AT&T (T) has been in the news lately. Sure, they and rival Verizon (VZ) are kind of fighting with Secretary of Transportation Pete Buttigieg and the airline industry about 5G. Not sure how consequential that is. More interestingly as this dividend stock has become less dividend focused, and has been sold off by the public (I sold my shares many months ago), Wall Street appears to be gaining renewed interest. Hmm.
First… in November, AT&T and Verizon agreed to partially resolve a debate around aviation safety by reducing 5G transmissions around airports and approaches to airports for six months. In a letter dated last Friday (New Year’s Eve), Secretary Buttigieg wrote to AT&T CEO John Stankey and Verizon CEO Hans Vestberg requesting a two week delay to the planned rollout of new 5G wireless services on January 5th. The letter states… “Failure to reach a solution by January 5th will force the US aviation sector to take steps to protect the safety of the traveling public, particularly during periods of low visibility or inclement weather. These steps will result in widespread and unacceptable disruption as airplanes divert to other cities or flights are canceled, causing ripple effects throughout the US air transportation system.”
The answer returned to the Secretary was a flat (or maybe not so flat) “No.” The two wireless carriers offered to adopt the same C-Band exclusion zones already in use in France for six months. The effect would be to reduce C-Band signal levels by at least 10 ten times on the runway, or during both the first mile after takeoff and last mile of approach. In the return letter, penned by both firms, they write, “The laws of physics are the same in the United States and France. If US airlines are permitted to operate flights every day in France, then the same operating conditions should allow them to do so in the United States, as we propose in the technical details attached to this letter.”
On December 16th Morgan Stanley’s four star (at TipRanks) analyst Simon Flannery upgraded AT&T from “equal-weight” to “overweight” as recent performance had driven valuation down to newly attractive levels. Flannery sees three catalysts for the firm going into 2022… a solid financial outlook, the already mentioned valuation story, and the Warner Media/Discovery (DISCA) spin-out/merger which could close as soon as mid-year. Flannery also notes the likely ability of the firm to keep margins where they are as wireless service related revenue continues to grow and the firm moves deeply into its $6B cost cutting program. Oddly, with all of the kind words and the upgrade, Flannery cut his target price from $32 to $28, and he still sees T-Mobile (TMUS) as his top telecom name for 2022.
Within days, Barclays’ own four star analyst Kannan Venkateshwar upgraded AT&T from “neutral” to “overweight” with a $30 price target. Venkateshwar also notes multiple catalysts that for him include a counter-mainstream view that post-paid phone growth might not slow down in 2022 as well as the spin-out/merge with Discovery. Venkateshwar notes that if the deal is structured as a split-off, this could significantly shrink the total of AT&T shares outstanding. The view stated is that AT&T closes the gap with Verizon during 2022.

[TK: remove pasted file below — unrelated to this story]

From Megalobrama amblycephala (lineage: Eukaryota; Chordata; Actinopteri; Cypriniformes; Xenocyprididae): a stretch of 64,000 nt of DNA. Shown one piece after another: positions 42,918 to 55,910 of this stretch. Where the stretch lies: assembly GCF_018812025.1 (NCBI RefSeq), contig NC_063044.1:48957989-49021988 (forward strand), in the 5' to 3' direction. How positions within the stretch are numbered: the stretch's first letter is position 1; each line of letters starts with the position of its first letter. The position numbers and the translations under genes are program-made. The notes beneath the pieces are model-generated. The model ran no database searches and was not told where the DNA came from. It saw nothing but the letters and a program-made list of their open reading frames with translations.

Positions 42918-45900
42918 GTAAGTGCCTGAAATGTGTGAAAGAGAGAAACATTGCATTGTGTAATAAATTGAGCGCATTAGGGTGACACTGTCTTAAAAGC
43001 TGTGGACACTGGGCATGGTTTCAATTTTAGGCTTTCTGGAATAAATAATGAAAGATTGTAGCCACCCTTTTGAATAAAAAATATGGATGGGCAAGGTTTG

What I found intriguing was the piece put out by Citi’s quant team just ahead of Christmas. Citi five star analyst Michael Rollins has a “buy” on the name and a $29 price target. This is separate from his view. The quant team screened for the top five names under four ‘disciplines” going into 2022 that are also rated as “buys” at the bank and perceived as less crowded trades on Wall Street. Those disciplines were Value (likely to lead the market with the 10 year Treasury yield rising and Omicron milder than feared), Growth (provides protection if economic growth slows or lockdowns happen), Quality (can help manage through significant difficulties, inflation, and shifting Fed policies), and Dividend.
Well, AT&T did better than many might have thought on these screenings. AT&T placed fourth on the “Quality” screen, and first on the “Dividend” screen. This Friday, AT&T will go ex-dividend. Shareholders will receive a quarterly payout of $0.52 on February 1st, which is a yield of almost 8.5%. On this front, when the firm announced the deal with Discovery in May, the company announced that it expected to cut its annual dividend payout ratio to 40% to 43%, with expected free cash flow of $20B or more. In September, the firm projected that 2023 dividends would wind up being between $8B and $9B. Some analysts see a rough 5% cut from today’s $2.08 per share to something like $1.97 in 2022, and then maybe another 7% cut in 2023 to $1.84. Still a dividend aristocrat no doubt. Just not 8.5%, At these prices, a “paltry” 7.3%.
I think the folks that fear the coming dividend cuts are probably out of stock. Nobody who is in a stock for the dividend alone gets out because the yield drops to 7.3%. They’re not getting that kind of yield too many places. I will be honest. I don’t love the balance sheet. Total assets still outweigh total liabilities, but current liabilities are considerably larger than are current assets. Total debt is almost 10 times the firm’s cash balance. The current ratio is just about 0.7, which should ring some alarm bells.
A lot is riding on successfully pulling off the Warner Media deal. This firm, in my opinion, can not afford to maintain the dividend at the levels discussed unless the refocusing of the firm on core businesses works well. I am not opposed to the idea of getting long AT&T, just understand what this is. This is not a blue chip that pays a nice dividend. This is a speculative name that is going to pay nicely for as long as it can to keep you around. You’re not wrong being in this name. It’s just not for me. Not yet anyway.